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Stay Out or Speak Up?

Michal Eisikowitz

“Open your wallet and zip your mouth” is the blunt advice given to new mothers of marrieds. It seems straightforward — until life happens. Married children may be adults, but they’re inexperienced. When you see them making choices you’re sure are leading to disaster, are you meant to remain silent? We presented five common scenarios to seasoned experts. Each offers a valuable direction and perspective.

Wednesday, April 09, 2014

Financial Free fall

The Mother:

I wish I could enjoy it when my daughter Shani and Co. come for YomTov, but every time they visit, all I can think about is their unsustainable lifestyle. The five brand-name outfits for each child, the new custom sheitel, the array of new toys — practically a toy chest! — acquired for each of the kids eachYomTov. (“The kids need stimulation! I can’t have them making me crazy!”)

Can someone explain to me why four-year-old Shira needs Juicy sweatshirts and two pairs of Vennetini shoes — each season? Why Moishy needs to drive a high-end car? Why Shani can receive only Italian designer jewelry as her “YomTov” gift? Moishy’s in a real starter job; I doubt they can afford all this. They’re probably sliding into debt, and I can’t imagine they’re able to put away money for a down payment or a mortgage. Do they think they’ll be able to stay in that basement apartment forever? Avoid yeshivah tuitions for eternity? Where’s the plan, the common sense? I’m so worried about their financial future.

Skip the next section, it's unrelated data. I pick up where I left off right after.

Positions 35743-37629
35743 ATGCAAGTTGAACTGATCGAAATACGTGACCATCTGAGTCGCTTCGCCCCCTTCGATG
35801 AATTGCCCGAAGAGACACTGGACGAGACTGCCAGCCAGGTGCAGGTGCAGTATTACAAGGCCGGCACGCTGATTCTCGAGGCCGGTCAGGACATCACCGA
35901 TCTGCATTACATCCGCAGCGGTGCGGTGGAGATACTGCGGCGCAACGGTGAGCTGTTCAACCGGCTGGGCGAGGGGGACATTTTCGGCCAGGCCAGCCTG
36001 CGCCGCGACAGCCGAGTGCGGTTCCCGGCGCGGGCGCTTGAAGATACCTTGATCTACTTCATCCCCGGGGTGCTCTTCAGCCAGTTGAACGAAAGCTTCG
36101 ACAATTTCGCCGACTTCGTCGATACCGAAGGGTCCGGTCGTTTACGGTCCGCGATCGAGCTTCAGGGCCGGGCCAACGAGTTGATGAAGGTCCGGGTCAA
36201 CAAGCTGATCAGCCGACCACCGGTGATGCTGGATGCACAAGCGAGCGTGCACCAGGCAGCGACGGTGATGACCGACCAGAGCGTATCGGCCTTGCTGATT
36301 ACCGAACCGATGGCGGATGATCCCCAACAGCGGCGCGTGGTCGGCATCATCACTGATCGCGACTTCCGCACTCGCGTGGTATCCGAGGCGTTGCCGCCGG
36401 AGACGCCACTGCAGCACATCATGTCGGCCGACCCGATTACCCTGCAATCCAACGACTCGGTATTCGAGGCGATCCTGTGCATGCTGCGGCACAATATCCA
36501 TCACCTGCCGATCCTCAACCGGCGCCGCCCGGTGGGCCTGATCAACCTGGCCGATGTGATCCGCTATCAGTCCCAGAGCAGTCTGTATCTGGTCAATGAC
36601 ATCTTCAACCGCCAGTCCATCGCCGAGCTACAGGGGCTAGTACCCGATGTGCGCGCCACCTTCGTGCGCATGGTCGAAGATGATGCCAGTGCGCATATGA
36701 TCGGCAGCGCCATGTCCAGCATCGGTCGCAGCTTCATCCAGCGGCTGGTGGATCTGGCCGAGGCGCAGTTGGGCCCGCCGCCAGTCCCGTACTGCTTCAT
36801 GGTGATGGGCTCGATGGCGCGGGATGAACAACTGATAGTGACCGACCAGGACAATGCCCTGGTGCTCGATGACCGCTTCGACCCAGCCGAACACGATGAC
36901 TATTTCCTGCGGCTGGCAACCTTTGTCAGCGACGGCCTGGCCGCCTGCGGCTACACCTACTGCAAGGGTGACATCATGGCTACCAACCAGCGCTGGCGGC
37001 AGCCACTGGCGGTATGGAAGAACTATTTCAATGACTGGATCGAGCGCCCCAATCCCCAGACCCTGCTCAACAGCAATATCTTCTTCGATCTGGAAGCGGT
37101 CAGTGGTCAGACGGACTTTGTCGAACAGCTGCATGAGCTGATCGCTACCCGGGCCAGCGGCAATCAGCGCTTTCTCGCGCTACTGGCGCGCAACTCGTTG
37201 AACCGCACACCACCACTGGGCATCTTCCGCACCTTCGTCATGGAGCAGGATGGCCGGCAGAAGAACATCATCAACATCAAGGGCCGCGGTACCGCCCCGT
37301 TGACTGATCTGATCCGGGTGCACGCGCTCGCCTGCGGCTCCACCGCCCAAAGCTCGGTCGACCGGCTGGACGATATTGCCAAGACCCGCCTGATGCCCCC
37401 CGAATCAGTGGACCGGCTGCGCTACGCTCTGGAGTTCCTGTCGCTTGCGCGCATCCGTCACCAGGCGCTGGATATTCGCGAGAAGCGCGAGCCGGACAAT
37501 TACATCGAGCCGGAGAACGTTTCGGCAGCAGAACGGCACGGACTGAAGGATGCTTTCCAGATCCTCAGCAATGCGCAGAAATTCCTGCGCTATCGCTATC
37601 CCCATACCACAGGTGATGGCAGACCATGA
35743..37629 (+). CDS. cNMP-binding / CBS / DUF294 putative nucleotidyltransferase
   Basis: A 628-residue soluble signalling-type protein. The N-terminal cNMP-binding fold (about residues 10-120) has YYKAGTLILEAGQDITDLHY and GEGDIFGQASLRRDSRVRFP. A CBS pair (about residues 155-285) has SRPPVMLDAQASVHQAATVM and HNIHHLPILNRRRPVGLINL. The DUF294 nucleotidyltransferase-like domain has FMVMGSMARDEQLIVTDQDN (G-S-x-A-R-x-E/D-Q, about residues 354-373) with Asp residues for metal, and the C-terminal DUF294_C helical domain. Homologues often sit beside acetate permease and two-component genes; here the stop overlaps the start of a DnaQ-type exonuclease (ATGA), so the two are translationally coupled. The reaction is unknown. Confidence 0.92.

The Daughter:

My mother thinks we’re nuts, but I grew up with hand-me-downs and secondhand clothing, and I will not make my children endure that. Everyone in our community leases a car, wheels a luxury carriage, gets a new sheitel every two to three years, and buys quality clothing for their kids. It’s not fair to make my kids stand out, to have them look like they’re coming from the poorhouse!

I know firsthand what it feels like, being the “nebach” kids in town. True, my parents didn’t have much money, but even when their financial situation perked up, they remained ridiculously frugal: my mother still busy with her clothing gemachs, my father still driving his beyond-yeshivish car. What’s the point of money if you can’t enjoy it a little? It’s not okay to look frumpy. Plus, I work in a very professional environment. I don’t even have a choice — I have to look good.

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